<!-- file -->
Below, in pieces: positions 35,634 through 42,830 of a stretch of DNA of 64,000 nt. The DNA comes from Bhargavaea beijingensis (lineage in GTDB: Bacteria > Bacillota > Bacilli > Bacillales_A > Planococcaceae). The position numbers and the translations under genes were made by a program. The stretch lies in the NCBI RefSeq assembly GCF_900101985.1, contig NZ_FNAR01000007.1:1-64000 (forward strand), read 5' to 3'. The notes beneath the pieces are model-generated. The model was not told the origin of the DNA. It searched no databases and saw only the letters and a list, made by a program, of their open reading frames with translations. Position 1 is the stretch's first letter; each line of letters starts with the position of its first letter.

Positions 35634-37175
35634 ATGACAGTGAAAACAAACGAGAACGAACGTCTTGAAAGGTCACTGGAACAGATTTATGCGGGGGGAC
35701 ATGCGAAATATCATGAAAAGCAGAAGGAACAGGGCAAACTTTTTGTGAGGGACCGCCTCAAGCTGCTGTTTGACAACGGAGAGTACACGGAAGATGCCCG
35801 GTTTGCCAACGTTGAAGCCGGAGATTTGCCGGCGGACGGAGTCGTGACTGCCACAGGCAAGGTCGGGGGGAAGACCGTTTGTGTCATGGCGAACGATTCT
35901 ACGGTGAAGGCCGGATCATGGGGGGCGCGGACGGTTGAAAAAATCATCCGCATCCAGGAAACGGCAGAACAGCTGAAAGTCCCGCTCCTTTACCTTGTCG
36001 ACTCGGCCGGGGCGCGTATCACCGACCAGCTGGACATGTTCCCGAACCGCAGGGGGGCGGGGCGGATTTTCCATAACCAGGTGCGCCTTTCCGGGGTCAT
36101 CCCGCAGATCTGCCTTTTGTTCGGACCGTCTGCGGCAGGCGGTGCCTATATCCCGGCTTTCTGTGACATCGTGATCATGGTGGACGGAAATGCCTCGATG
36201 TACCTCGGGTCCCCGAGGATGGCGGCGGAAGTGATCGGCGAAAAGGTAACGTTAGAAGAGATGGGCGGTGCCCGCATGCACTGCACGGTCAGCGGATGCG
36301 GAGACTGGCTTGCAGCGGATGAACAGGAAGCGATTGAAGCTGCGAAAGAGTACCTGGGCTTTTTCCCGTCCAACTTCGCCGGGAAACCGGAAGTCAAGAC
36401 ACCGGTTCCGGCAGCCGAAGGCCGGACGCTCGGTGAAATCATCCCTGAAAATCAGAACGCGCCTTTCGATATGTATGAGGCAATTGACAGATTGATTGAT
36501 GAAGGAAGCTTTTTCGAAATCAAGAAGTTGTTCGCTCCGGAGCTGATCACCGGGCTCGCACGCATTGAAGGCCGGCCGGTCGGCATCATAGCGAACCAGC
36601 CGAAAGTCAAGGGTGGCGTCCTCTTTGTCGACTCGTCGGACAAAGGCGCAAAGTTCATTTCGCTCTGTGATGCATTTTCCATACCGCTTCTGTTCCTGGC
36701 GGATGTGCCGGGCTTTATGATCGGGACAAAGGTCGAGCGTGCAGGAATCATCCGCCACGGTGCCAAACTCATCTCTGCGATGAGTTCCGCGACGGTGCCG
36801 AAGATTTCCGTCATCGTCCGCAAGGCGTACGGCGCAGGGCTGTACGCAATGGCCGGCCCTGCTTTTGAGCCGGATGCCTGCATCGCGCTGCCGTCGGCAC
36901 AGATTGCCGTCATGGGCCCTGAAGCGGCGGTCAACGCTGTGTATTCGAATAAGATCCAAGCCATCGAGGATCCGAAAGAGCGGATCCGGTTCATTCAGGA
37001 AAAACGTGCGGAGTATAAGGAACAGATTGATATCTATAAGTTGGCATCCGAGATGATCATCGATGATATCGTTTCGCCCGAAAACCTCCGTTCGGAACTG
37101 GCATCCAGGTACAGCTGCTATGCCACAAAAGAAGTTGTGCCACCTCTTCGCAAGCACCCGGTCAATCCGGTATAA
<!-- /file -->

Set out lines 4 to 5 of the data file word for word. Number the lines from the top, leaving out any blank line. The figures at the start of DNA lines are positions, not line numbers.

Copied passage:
35701 ATGCGAAATATCATGAAAAGCAGAAGGAACAGGGCAAACTTTTTGTGAGGGACCGCCTCAAGCTGCTGTTTGACAACGGAGAGTACACGGAAGATGCCCG
35801 GTTTGCCAACGTTGAAGCCGGAGATTTGCCGGCGGACGGAGTCGTGACTGCCACAGGCAAGGTCGGGGGGAAGACCGTTTGTGTCATGGCGAACGATTCT